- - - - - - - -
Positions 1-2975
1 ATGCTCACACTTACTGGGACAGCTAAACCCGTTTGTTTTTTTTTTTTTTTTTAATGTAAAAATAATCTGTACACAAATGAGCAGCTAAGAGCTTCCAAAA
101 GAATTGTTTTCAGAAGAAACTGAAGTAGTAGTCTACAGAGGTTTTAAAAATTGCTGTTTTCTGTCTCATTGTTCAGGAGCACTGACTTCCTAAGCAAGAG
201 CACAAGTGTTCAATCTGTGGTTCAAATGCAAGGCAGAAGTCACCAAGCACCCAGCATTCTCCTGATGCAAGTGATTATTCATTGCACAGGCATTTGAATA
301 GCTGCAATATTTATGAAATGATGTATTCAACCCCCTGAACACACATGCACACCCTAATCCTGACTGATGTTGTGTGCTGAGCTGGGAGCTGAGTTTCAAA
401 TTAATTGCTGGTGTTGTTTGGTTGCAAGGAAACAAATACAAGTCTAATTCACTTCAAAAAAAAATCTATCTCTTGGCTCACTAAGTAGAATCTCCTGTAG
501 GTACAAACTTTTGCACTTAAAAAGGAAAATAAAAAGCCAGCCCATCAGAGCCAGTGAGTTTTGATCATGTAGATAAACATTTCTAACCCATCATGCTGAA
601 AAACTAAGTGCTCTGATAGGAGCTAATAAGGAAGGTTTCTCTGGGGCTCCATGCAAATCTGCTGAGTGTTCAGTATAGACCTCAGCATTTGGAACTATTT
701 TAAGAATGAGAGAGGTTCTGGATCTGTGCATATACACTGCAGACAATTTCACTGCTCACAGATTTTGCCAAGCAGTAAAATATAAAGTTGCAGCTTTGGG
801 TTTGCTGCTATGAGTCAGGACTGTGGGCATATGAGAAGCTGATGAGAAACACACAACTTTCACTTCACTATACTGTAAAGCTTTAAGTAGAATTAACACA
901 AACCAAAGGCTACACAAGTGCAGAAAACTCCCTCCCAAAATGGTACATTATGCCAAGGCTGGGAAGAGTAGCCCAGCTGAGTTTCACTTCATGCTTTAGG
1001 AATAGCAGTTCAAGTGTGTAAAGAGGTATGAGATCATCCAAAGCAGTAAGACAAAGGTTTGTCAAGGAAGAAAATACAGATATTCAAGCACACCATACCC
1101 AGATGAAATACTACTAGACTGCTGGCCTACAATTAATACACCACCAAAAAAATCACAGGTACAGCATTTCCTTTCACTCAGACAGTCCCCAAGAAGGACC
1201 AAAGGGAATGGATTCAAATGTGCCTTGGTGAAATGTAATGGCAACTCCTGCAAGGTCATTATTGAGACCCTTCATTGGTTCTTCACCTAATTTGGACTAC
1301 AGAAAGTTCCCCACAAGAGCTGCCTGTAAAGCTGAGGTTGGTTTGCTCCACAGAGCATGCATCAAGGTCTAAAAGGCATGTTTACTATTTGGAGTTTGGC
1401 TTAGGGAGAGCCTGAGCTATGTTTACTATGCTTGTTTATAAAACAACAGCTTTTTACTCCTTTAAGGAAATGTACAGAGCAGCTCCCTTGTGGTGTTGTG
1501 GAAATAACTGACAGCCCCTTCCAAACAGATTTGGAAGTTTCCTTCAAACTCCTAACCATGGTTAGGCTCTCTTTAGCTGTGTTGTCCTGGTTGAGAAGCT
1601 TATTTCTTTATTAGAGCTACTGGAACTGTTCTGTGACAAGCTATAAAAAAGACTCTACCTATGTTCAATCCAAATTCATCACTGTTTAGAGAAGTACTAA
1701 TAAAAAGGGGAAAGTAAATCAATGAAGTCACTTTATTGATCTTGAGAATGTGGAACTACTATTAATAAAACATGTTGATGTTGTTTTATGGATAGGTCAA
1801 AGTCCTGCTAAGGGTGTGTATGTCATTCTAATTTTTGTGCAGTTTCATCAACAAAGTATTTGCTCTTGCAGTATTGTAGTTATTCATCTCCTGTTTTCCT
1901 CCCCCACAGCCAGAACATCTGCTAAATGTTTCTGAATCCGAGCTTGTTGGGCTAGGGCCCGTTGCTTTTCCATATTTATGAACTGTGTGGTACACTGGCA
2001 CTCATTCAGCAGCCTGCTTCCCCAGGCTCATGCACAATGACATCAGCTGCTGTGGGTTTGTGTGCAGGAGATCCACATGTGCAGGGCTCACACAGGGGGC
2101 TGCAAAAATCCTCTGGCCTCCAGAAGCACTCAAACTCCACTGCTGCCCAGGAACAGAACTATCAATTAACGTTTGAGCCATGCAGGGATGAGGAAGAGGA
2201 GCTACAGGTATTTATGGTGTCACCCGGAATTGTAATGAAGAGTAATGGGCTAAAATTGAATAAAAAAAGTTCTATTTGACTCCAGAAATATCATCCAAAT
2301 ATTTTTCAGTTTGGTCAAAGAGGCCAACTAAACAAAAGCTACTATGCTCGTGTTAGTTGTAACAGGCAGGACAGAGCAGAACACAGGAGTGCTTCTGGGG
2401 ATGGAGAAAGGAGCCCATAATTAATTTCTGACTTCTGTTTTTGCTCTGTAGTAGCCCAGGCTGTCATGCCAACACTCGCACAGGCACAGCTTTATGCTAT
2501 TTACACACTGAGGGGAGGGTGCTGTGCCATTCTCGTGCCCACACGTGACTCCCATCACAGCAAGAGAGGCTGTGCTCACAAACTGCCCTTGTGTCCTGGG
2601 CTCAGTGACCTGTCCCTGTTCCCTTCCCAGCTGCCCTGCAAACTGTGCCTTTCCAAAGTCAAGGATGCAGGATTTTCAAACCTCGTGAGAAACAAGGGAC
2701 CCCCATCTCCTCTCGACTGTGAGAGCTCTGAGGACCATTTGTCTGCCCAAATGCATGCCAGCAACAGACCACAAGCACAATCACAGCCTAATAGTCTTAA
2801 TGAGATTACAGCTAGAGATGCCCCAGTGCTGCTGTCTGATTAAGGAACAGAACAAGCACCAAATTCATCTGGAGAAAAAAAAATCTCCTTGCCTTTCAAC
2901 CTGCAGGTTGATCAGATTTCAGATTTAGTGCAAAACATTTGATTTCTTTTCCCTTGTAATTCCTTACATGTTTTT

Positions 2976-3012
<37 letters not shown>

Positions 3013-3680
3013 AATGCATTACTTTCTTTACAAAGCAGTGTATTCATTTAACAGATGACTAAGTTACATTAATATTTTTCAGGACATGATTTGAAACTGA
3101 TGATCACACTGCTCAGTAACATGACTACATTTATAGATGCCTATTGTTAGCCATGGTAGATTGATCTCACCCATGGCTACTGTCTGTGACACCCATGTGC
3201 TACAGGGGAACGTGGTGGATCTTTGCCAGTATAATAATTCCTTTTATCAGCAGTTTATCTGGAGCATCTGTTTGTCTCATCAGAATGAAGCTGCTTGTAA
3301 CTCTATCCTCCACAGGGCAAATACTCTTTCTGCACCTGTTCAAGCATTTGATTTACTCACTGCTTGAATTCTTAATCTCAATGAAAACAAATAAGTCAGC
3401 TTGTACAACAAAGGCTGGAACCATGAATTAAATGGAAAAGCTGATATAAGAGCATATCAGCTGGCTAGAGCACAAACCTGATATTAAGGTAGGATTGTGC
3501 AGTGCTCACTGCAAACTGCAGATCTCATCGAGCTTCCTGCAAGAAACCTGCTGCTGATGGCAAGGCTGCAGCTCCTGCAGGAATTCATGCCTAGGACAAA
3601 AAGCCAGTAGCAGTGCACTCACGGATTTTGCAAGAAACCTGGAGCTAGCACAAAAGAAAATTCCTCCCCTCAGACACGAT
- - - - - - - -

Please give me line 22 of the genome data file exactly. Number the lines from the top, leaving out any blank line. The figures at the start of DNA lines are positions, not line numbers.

2001 CTCATTCAGCAGCCTGCTTCCCCAGGCTCATGCACAATGACATCAGCTGCTGTGGGTTTGTGTGCAGGAGATCCACATGTGCAGGGCTCACACAGGGGGC